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Pet Supplies Plus Reveals Next Moves


Franchising is part of the DNA for Pet Supplies Plus (PSP), which made the December acquisition of the nearly $1 billion business by Sentinel Capital Partners, a New York-based private equity firm with a strong franchise portfolio, an easy sell for PSP’s management team.

“Having the next ownership be somebody who understands franchising more than our previous equity company was a huge plus,” said Chris Rowland, CEO of the pet store chain and pet supply distributor, which has headquarters in Livonia, Mich. 

“I don’t think there will be any major changes in terms of how we operate and our strategy in terms of what we’re going to be—they’ve already made that very clear,” he said.

Rowland added that there was “zero pushback” from the company’s franchise owners, including one man who owns four locations and has been with the company for 28 years. 

“I went out very early on in the process and said, ‘Look, we are selling the company and here’s the reason why: It’s the right time, it’s the right move,’” Rowland said. 

The previous equity company hired Rowland away from PetSmart about six years ago, and from the time he put down his coffee mug, he’s been busy making PSP into a “franchise business.”

“We want somebody that has more franchise experience, we want somebody that has more capital, and we want somebody that has a longer-term horizon,” he added. 

“[Sentinel Capital Partners is] not a private equity company that has a track record of coming in and blowing out management teams and changing what’s there.” 
Sentinel liked PSP’s story, Rowland said, and wants to keep it going while making the model better.

“That’s what they bought, and that’s what we sold, and that’s what I signed up for, along with the rest of my management team,” Rowland explained. 

The PSP team also liked the fact that Sentinel is a “hands-off type of owner.”

“They actually let the management team do what the management does,” Rowland said. 

“That was pretty important, because I believe when you’re living the business every day, you’re probably in the best position to make the best decisions,” he added.

“With that said, having somebody with oversight questioning and making you be a better version of yourself is a good thing.” 

Big Plans in Livonia

Rowland said that there are about 100 stores in the pipeline, with half a dozen already opened in December and plans underway to open 50 stores this year. The store openings should accelerate in 2020 and 2021 under the new ownership, according to Rowland.

“They want to support franchising, they want to grow more franchise stores, and they’d like to do it even faster than what we’ve done historically—so that’s all a win.” 

Rowland confirmed that the growth will be a mix of franchise and corporate stores.

The company’s current roster of 450-plus stores includes locations in California, Arizona, Florida, New England and the Midwest, but the Pacific Northwest is “a black hole.” 

Expansion into states like Washington and Oregon is on everyone’s radar, Rowland said, and Sentinel’s reserves of capital should come in handy in this regard.

Buying other pet chains is also on the table.

“We’d definitely be interested … if there was a competitor that looked compelling and would be a nice addition to our portfolio. [Sentinel] would be a heavy part of that conversation,” Rowland said.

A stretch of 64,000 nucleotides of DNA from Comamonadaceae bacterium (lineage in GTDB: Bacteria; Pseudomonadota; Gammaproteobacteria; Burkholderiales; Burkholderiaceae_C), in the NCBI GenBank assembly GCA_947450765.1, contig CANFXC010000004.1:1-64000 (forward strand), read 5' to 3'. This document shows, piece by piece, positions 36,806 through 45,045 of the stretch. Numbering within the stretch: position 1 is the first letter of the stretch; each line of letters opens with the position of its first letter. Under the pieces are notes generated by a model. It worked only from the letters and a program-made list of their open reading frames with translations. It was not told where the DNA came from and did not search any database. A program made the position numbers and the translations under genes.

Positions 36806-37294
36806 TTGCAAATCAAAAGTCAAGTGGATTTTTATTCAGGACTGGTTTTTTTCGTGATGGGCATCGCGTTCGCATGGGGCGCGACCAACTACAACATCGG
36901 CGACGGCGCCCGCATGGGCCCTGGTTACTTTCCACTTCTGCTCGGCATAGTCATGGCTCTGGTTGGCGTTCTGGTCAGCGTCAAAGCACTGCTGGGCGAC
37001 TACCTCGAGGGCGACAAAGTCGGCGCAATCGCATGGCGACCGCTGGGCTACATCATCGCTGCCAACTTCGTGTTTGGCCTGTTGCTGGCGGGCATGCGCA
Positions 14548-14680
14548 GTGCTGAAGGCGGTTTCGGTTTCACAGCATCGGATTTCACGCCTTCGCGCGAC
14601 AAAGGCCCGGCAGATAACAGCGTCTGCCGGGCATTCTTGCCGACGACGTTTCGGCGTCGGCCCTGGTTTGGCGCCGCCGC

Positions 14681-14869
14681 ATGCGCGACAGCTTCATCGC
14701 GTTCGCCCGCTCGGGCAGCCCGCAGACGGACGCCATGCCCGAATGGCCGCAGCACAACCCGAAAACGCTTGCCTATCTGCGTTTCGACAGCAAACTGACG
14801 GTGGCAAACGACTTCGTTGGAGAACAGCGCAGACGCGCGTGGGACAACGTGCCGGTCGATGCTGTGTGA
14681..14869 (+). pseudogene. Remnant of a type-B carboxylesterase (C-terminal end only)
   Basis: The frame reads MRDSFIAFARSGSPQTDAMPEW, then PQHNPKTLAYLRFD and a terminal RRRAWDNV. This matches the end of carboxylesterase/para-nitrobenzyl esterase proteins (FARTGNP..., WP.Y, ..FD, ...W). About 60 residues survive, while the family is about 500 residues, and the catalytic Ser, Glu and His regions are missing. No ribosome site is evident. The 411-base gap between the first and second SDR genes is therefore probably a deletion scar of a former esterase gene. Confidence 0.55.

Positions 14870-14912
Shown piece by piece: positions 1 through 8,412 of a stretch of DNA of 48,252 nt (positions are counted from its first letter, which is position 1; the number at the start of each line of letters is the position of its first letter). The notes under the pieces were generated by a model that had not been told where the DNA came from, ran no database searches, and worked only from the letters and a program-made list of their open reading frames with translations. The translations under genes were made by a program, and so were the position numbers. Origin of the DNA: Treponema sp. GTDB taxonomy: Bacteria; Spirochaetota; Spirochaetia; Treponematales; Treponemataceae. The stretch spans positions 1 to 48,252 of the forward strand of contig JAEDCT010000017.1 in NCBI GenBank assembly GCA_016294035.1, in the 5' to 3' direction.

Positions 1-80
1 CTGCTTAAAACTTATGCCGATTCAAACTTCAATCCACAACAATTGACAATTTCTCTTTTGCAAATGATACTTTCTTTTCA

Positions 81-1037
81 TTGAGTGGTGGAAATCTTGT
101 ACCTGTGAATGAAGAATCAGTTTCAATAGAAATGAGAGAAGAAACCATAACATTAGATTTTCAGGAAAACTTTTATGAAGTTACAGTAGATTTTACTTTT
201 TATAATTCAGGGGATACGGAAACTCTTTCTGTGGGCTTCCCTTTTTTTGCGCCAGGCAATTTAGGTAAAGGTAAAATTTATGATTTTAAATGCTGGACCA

PSP’s stores continue to have positive year-over-year growth, he added, because they are “stealing share from other pet specialty stores, from grocery stores, from mass players.”

PSP does have a direct competitor—PetSmart or Petco—in 90 percent of its markets, noted Rowland, but PSP is competitive because of “superior selection, better pricing and a service model with net promoter scores rivaling Starbucks,” he said. 

“We feel like an independent operator, but we have all of the scale and pricing and capabilities of the big national players,” he added.  

Some question the brick-and-mortar model in face of the meteoric growth and potential of online sellers. However, Roland pointed out that the company has effectively competed with its online competitors for 10 years. He add that an infusion from Sentinel will significantly help build PSP’s e-commerce business, which he says will “always” be local in nature—three- to five-mile radiuses around its hundreds of locations. 

“We want that relationship to stay with the local store and with the local store operator.”

PSP has already instituted “buy online pickup” that’s been rolled out to half its stores—franchises and corporate stores—and will be rolled out to the remaining stores in the next few months.

“You can get in and out of our store in two minutes if you want to, with somebody carrying your food and putting it in your car,” Rowland said.

In addition, PSP is planning to offer “buy online deliver”—a home delivery service—in all of its stores by year’s end.

“We’ll actually be able to deliver it not only same-day but probably within hours,” he said. “We will compete head-to-head with online by the end of 2019 anyway.” 

E-commerce is an area where Rowland definitely can see Sentinel’s expertise and capital coming into play.

“The e-commerce business … takes a lot of money to get up and running, and you don’t necessarily see the payback in the first few years,” he said. “So, [Sentinel] has deeper pockets in terms of looking at medium- and longer-term investments that are right for the business and that make sense.

“We were very open about the whole process from day one, about what we wanted, about what we were looking for, why we were doing what we were doing, and, in the end, we delivered exactly what we said we were looking for with Sentinel,” Rowland said.

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